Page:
Real Ale is sold here.
Freston Hill (B1456), IP9 1AB
grid reference TM 173 395
opened 16th century
Offering a comfortable bar area with various extensions to provide space for a large kitchen and restaurant. Also offers a brunch menu on Sunday mornings from 10am to 11am. Draught cider on hand pump alongside a changing selection of both hand pumped beers and craft beers. Only accepts cashless payments for food and drinks.
Outside the entire site has been re-landscaped and improved with new car parking areas, landscaped garden areas, a new wide screen cinema room, a large pub allotment that now provides some of the pub vegetables and a pond with ducks.
The core of the building is thought to date from the 17th century, with 18th or 19th century extensions to the left and a 20th century extension to the right. Reopened in early July 2018 after a major building and site refurbishment…
- Accessible to disabled customers
- Beer garden or other outside drinking area
- Beer served through handpumps
- Bus stop nearby (see transport links for details)
- Cider (real draught, not keg) available
- Dogs welcome
- Evening meals
- Family friendly
- Lunchtime meals (not just snacks)
- Real fire
- Restaurant or separate dining area
- Traditional pub games available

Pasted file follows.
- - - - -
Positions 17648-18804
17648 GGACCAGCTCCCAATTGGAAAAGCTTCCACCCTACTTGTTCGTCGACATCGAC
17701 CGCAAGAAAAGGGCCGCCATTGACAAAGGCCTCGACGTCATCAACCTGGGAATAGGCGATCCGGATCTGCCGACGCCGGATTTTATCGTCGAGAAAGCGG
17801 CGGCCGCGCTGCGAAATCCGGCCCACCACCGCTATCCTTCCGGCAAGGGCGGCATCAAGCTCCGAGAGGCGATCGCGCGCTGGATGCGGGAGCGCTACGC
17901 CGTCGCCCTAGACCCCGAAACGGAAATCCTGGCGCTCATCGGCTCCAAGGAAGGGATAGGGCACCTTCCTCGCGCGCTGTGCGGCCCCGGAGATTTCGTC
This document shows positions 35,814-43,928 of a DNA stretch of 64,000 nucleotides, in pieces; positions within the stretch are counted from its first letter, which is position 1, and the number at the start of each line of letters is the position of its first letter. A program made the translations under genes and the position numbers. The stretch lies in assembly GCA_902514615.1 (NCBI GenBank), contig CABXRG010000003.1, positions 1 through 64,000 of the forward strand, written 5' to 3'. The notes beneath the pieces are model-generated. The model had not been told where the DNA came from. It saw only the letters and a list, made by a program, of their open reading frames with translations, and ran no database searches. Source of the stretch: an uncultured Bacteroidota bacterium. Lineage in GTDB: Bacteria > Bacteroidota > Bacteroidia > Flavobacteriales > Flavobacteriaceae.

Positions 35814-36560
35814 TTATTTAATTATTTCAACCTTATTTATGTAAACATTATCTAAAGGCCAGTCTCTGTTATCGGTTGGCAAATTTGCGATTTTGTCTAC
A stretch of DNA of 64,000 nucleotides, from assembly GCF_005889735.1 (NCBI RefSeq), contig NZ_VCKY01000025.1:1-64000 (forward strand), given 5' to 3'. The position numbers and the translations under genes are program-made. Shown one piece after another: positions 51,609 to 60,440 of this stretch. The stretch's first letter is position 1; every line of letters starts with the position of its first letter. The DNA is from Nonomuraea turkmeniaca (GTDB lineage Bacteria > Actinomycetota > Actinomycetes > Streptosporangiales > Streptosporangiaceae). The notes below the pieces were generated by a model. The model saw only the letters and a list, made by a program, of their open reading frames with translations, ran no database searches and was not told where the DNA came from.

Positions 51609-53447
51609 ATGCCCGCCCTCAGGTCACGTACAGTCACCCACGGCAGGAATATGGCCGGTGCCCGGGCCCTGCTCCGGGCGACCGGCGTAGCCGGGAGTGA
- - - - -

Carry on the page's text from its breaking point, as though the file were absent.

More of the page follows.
- WiFi available
Railway station about 3.4 miles away (see transport links for details)
Nearest railway station
The pub is shown on this old OS map from about 1903 (interactive map)
To be sold by auction, the household furniture, farming stock, and other effects of Mr John Dawson, at the Boot Inn, Freston; comprising mahogany and wainscot dining, Pembroke and other tables, Windsor, cane seated, chamber chairs, mahogany bureau, capital 8 day dial in mahogany case, gun, 4-post and tent bedsteads with furnitures, good featherbeds and bedding, mahogany chest of drawers, glass, and the usual kitchen and general housekeeping requisites…
The sign is of a long military boot made famous by the Duke of Wellington. In 1830 he was Prime Minister when the the Beer Act was introduced to help create Beer Houses - a new lower tier of premises permitted to sell alcohol. Under the 1830 Act any householder who paid rates could apply, with a one-off payment of two guineas, to sell beer or cider in their home (usually the front parlour) and even brew on the premises. The permission did not extend to the sale of spirits or fortified wines.
(Most pub, location & historic details collated by Nigel, Tony or Keith - original sources are credited)
(old PO directory information courtesy of londonpublichouse.com)
(** historic newspaper information from Stuart Ansell)